I don’t know if you’ve ever hiked up a sand dune, but it sucks. It’s like climbing a wall that’d melting as you climb it. It’s a two steps forward, slid one step back sort of deal. Adding a sled to carry doesn’t help. As such, I didn’t sled that much. We did try sand surfing a bit, which was just standing on the sled as you went down the hill. Lucas got really good at it. I only tried once and made it halfway down the dune before wiping out.

After a few sleds and surfs, I was really to just sit down and relax, which is exactly what I did by walking away from the dune a bit and just relaxing in the sand with Emily. Over time the rest of the group joined us and we spent the rest of the time just hanging out there.

We hiked up the dune one last time, piled back into the Jeeps, and rode back to the van. We then had a 3-hour drive back to Hohhot. Once back in the city, we dropped all of our stuff in the hostel and struck out looking for food. I was pretty indifferent on what we ate, but Megan wanted pizza, so we split for dinner with Megan and me getting pizza and the rest of the group going somewhere else. The two of us split a BBQ chicken pie which was extremely tasty.


After dinner, we walked back to the hostel and I proceeded to take a long, hot shower. It had been a long two days. I was tried, a little sunburnt, and covered in sand. It was strange too that it had all kind of felt like one single day, since we had started and ended the tour at the hostel. After the shower, I hung out in the room for a bit, and then watched the first part of Passengers in the lobby with the hostel owners and some people in the group. I had already seen it though, so after finishing my notes for the day, I went to bed without finishing the movie.

(4/22) Get Off

We got up late this morning. Some people went to get breakfast around town, but I chose to just get toast and jam at the hostel. Once everyone had eaten and was back at the hostel, we all headed out to the Five Pagoda Temple, a tourist attraction we had read about online. We took the public bus to get there, and although we were able to get on without any issues, they just kind of kicked us off a stop before the temple, and we had to walk the rest of the way. Kind of strange.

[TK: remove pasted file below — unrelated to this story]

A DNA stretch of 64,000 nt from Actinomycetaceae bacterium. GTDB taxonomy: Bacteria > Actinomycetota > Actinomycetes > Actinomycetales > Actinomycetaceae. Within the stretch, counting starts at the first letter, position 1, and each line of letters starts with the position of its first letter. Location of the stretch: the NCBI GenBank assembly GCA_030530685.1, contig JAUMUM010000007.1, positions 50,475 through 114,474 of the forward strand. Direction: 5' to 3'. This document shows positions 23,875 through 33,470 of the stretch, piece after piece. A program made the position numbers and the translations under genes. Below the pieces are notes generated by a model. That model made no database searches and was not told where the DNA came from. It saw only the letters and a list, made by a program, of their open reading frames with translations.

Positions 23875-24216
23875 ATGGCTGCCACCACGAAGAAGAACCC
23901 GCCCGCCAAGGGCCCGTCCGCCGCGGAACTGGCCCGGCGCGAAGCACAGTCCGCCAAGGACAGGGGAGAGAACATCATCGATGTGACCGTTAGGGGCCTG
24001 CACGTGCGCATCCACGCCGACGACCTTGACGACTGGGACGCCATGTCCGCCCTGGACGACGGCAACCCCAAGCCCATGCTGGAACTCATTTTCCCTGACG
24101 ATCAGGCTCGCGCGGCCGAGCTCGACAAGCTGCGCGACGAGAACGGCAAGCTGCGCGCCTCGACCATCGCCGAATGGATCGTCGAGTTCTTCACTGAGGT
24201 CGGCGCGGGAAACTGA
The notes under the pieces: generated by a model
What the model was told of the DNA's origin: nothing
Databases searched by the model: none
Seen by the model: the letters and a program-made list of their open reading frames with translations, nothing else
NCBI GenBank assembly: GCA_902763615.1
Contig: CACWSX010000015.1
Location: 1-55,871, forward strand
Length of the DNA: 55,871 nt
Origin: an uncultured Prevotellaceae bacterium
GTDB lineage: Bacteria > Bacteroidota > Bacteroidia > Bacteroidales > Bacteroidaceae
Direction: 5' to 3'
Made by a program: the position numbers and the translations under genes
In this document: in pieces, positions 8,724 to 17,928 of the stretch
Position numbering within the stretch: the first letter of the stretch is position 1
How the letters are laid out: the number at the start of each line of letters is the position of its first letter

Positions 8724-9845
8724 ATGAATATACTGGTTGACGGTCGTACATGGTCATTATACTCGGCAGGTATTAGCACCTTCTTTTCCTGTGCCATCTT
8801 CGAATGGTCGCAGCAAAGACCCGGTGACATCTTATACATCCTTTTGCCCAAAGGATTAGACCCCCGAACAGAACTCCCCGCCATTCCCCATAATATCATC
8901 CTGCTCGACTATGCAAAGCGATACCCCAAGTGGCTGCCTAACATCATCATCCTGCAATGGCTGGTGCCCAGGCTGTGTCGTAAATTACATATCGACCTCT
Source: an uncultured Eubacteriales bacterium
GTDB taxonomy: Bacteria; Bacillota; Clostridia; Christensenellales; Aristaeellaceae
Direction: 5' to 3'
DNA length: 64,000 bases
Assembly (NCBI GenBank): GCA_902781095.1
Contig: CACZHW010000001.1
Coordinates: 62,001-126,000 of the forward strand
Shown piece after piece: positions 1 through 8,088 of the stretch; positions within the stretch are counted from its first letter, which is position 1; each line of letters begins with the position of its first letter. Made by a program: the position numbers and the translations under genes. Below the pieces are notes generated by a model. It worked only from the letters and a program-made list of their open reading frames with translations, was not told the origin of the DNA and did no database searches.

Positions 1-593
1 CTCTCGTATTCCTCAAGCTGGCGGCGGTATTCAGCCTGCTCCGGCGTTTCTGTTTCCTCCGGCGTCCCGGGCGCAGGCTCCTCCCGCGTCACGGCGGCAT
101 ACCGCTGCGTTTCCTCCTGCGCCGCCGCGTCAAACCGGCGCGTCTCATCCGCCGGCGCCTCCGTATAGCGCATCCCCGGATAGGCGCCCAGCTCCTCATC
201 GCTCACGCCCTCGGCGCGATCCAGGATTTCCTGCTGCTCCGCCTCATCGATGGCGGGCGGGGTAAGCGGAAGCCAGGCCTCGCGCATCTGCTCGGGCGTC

The temple itself was interesting. Much smaller than I had though based on the pictures online. It was a series of small courtyards that ended in the temple itself, which was just a single-roomed building. Still interesting, plus I got 5 pagodas for the price of 1, so I really came out ahead on the savings.

After that we headed to Hohhot’s Muslim Quarters for lunch. We walked this time as to not get kicked out of a bus in some random part of the city, and eventually found a little restaurant. It was very small and crowded, but we pushed through anyways and got a table. We ordered rice and noodle dishes with a variety of meats, including one with lamb which was spectacular.

After lunch we taxied back to the hostel, relaxed for a bit, and then Megan, David, Alex, and I grabbed a taxi to the airport to head off on part two of our adventure. I won’t include that in this post, since that was basically a second trip, tacked onto the end of this one. We traveled to Huashan and did the infamous plank walk. Emily and Lucas had both already done it, so they did not join us. Check out my next post for more info on it!